Mr. Bush brushed that aside today when, appearing with several Latin American leaders and the prime minister of Canada, Jean Chrétien, he made his bottom-line case for the trade pact.
Click here to see picture from the newspaper's website:
President Bush with President Fox of Mexico, left, and Prime Minister Chrétien of Canada after the meeting. -- The Associated Press
In a comment unlikely to strengthen his friendships among America's European and Asian allies, he said he was focusing on a regional accord so that "we can combine in a common market so we can compete in the long term against the Far East and Europe."
And he revived one of President Clinton's favorite arguments, that democracy and American-style capitalism are now intertwined. In fact, the communiqué issued today states that any country in the hemisphere that suffers an "unconstitutional alteration or interruption of the democratic order" will be banned from negotiations over a free trade area.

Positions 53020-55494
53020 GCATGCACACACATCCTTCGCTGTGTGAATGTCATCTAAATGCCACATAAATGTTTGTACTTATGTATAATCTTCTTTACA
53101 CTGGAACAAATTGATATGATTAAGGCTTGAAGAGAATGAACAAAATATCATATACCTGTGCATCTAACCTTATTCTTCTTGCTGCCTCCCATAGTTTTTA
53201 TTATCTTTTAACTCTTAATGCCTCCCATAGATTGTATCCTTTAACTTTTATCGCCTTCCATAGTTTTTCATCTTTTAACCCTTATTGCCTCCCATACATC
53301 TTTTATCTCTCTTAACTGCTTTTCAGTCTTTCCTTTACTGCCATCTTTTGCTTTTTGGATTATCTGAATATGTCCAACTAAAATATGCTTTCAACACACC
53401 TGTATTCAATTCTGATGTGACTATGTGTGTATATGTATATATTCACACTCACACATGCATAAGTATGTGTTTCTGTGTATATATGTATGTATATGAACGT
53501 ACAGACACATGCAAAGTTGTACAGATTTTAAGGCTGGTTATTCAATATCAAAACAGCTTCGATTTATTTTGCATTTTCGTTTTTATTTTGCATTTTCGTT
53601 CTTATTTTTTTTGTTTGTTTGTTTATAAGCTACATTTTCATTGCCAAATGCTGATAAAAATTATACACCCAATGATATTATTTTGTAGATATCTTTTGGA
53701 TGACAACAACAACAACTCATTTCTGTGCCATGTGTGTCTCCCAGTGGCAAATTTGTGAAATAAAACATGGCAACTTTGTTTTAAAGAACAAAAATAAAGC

Turning such lofty principles into a real agreement will be a complex task. The biggest problem comes down to one word: sovereignty.
The protesters on the street had any number of complaints. Some came to argue that free trade puts the interests of industry ahead of the environment, or that it does nothing to assure that workers get higher wages and the right to unionize, or that it concentrates wealth in the hands of the rich.
They said NAFTA, which Mr. Bush repeatedly cited as the model for the hemisphere, was actually a disaster for the people who work for low wages in the factories on the Mexican-United States border and for the environment.
But among the serious critics of free trade accords, the fundamental problem is that they have no control over the forces that set environmental or labor rules.